Phishers are using Google Docs to send invites that, when clicked, may compromise account information. Here's the latest on the attack, and what to do if you were already tricked. (Jhaan Elker/The Washington Post)

If you've received an invitation to join a shared Google Doc that you weren't expecting, you might want to steer clear of it. It's probably a phishing scam that could compromise your account.

Internet users everywhere are being spammed with what appear to be malicious invitations to log on to their Google accounts. Unlike your garden-variety cyberattack, many of the telltale signs that could tip you off that something is awry are absent.

For example, the attack appears to work by tricking you into logging into your actual Google account, then granting a third party (your attacker) access to your account's data. Having gained permission to access your contacts, the attacker then fires off spam invites to everyone in your address book.

What makes this attack so tricky to detect is that it takes advantage of Google's legitimate tool for sharing data with responsible third-party apps. Since the bogus invitation is being routed through Google's real system, nothing is misspelled, the icons look accurate, and it's hard to know something's gone wrong until it's too late.

Google said Wednesday that it is working to ensure this type of “spoofing” doesn't happen again.

“We have taken action to protect users against an email impersonating Google Docs, and have disabled offending accounts,” the company said in a statement. Google later said that it was able to put a stop to the attack within an hour of discovery. It also said 0.1 percent of Gmail users were affected by the attack; with more than a billion users, though, that adds up to over 1 million who may have been hit by the spam.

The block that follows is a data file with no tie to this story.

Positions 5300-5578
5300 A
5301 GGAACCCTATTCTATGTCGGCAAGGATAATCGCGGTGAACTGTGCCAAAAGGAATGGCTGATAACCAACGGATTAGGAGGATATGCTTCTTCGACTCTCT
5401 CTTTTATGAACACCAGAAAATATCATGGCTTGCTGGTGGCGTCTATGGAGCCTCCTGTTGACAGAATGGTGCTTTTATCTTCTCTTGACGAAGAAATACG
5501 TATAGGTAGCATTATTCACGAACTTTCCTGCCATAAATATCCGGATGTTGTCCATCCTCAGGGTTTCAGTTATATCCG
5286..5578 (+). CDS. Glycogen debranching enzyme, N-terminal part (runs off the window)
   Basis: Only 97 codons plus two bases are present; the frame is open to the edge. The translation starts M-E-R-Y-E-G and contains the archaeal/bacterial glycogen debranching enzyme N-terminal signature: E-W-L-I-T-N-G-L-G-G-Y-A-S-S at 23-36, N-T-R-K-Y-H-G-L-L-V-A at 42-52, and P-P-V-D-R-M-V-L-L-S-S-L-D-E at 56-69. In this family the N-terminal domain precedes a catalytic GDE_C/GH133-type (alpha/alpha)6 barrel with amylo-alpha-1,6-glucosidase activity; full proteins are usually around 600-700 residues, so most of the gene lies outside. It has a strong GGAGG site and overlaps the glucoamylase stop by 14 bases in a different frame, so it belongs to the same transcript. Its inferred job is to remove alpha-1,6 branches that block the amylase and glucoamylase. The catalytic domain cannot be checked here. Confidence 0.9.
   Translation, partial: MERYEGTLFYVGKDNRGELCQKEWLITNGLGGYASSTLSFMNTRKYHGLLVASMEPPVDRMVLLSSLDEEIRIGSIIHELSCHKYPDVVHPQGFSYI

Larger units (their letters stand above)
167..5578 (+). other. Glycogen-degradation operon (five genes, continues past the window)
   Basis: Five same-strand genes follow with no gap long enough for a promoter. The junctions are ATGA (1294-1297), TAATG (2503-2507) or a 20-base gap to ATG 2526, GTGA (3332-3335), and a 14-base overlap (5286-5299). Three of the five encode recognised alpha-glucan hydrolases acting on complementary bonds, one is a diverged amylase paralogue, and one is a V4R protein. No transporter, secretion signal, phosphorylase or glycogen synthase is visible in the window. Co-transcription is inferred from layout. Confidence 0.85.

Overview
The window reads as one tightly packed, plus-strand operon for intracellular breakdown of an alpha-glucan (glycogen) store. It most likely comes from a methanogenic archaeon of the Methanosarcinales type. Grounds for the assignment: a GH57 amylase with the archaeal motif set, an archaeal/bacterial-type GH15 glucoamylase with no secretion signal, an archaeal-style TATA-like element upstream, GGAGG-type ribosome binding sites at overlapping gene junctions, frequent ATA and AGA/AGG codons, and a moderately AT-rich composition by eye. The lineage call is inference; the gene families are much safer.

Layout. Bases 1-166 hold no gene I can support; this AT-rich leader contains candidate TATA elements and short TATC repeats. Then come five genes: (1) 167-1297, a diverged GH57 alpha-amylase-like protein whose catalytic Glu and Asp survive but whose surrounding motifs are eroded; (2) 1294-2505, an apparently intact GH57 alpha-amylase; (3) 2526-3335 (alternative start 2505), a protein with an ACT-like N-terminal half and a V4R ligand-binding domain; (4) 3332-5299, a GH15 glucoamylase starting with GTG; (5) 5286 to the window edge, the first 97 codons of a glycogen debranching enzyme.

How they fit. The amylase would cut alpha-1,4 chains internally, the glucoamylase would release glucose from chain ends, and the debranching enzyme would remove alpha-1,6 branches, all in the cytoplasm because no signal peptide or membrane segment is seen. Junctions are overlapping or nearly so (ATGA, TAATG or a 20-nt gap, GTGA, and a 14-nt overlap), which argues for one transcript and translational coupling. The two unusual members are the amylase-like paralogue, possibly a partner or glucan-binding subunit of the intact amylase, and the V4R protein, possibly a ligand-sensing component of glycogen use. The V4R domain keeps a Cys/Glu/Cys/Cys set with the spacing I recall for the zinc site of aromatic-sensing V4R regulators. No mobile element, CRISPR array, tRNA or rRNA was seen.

Gmail users on Android also got an upgrade from Google Wednesday when the company began rolling out a feature that warns you if you're about to fall victim to a known phishing scam.

Staff at The Washington Post, students at New York University and even workers at the U.S. Agency for International Development have received warnings from IT administrators not to open the fraudulent Google Docs emails. Here is one such notice, obtained by The Post.


Here's one clue for identifying the fraudulent email: Included on the string of recipients is an email address that begins “hhhhhhhhhhhhhh” and ends in “mailinator.com,” a website that lets visitors obtain a temporary and disposable email address.

So, until you hear otherwise, it's probably best to hold off on any Google Docs usage for now. If you've clicked the link in the malicious email, you can revoke the attacker's access by visiting https://myaccount.google.com/permissions and deleting the “Google Docs” app — which is the one pretending to be legitimate.

Here is what you need to know about spear phishing: a targeted attack hackers use to steal your personal information. (Sarah Parnass,Dani Player/The Washington Post)